For Immediate Release
August 20, 2010
Contacts: Anne Turkos, 301-405-9060 or email@example.com
Film History Recovered! UM-Navy Football Game 1950
COLLEGE PARK, Md. - The University of Maryland Archives has recovered a rare film treasure - on the eve of the Maryland-Navy football game this Labor Day. The film shows portions of the first-ever game between the Terps and Middies at a brand-new Byrd Stadium on September 30, 1950. That opening game was a 35-21 Maryland victory.
Archivist Anne Turkos says that finding this previously unknown film "is particularly remarkable" since the rare footage captures highlights of future All-American and Heisman Trophy candidate Jack Scarbath leading the Terps to victory and Maryland's stalwart defense on that auspicious day.
The Archives is currently working to preserve more than 400 reels of game films, dating from 1946 to 1989, that are facing a relentless enemy - Father Time. Turkos notes that 68% of the football film collection is in an advanced state of chemical deterioration. "We are in a race against time to ensure that none of these important moving images are lost forever," she says.
University Archives is working with Scene Savers, a professional archival services company located in Covington, KY, which focuses on preserving historical films and videotapes, to save the films. Scene Savers is cleaning and restoring the films and creating digitized copies of each of them. The digital files will be streamed on the Web via the Archives' online image repository, University AlbUM.
Recently the firm returned the first batch of digital files, among them aerial shots and highlights of the first game in Byrd. "It's amazing to see the stadium so soon after construction was completed and to see the huge crowd, including the entire corps of midshipmen, that was there for the opening game. The colors and the quality of the film are quite amazing, given its age and the high temperature and humidity conditions under which it was stored in years past," said Turkos.
Scarbath had a chance to share the footage of his exploits against Navy with friends and family during a birthday celebration this August, and they marveled at the quality of the film. "It's a wonder you could bring [the film] back as far as you could," Scarbath said.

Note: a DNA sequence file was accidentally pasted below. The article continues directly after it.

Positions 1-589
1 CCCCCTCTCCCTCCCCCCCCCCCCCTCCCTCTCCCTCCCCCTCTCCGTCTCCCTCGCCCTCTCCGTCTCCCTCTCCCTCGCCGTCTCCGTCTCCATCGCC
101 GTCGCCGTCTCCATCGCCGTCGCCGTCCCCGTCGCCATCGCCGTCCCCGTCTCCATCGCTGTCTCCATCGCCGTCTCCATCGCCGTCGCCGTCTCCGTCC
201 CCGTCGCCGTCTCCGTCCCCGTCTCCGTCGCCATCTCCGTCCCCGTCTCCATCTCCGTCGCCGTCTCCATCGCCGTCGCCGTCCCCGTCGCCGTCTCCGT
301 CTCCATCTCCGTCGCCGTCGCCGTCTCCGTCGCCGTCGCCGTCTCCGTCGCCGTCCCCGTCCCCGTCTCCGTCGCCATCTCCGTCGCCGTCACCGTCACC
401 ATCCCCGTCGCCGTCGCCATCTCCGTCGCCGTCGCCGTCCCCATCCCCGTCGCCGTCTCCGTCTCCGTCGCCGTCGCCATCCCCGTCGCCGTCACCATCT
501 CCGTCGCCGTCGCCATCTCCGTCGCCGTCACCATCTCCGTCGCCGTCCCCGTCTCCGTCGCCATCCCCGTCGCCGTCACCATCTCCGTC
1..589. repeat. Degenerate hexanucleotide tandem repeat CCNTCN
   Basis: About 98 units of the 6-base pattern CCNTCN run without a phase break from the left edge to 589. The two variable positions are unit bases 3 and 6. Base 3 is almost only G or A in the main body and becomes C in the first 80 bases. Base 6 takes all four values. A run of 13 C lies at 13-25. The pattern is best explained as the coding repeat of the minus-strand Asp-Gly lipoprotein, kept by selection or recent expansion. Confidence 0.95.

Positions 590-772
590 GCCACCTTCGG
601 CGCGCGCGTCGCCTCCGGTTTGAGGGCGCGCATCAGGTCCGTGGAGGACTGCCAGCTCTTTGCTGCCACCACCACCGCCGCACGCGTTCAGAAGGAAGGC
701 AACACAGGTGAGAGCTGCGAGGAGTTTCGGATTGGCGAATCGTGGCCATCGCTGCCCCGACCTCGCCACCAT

The Archives is eagerly anticipating the return of additional digital files and sharing one of the most important parts of the university's athletic heritage, its historical football footage, with former Terrapin players and Terp fans across the state and around the world. "Seeing the early results of this project only makes me more excited about what is still to come," Turkos says.
This preservation effort is being funded by contributions from the University's M Club and Terrapin Club and the Maryland Gridiron Network, as well as numerous individual contributions from former players, alumni, and fans of the Terps. Turkos is working closely with University Relations staff members Joan Patterson and Sammy Popat to raise the funds necessary to support this rescue mission. Only $30,000 is needed to completely fund phase one of the project, and Turkos hopes to reach that goal this fall.
In addition to financial commitments, Terp fans and former players and coaches can also help in another way. If anyone owns or has access to any Maryland football game film, the University Archives would like to preserve it. There are many games that are not currently represented in the collection, and any additional footage that could be added to Maryland's athletic heritage would be greatly appreciated.
To make a financial contribution to this preservation effort, contact Joan Patterson (301.405.4676, firstname.lastname@example.org). For information about the film collection or to donate films, contact Anne Turkos (301.405.9060, email@example.com).
Information provided by the Office of University Communications
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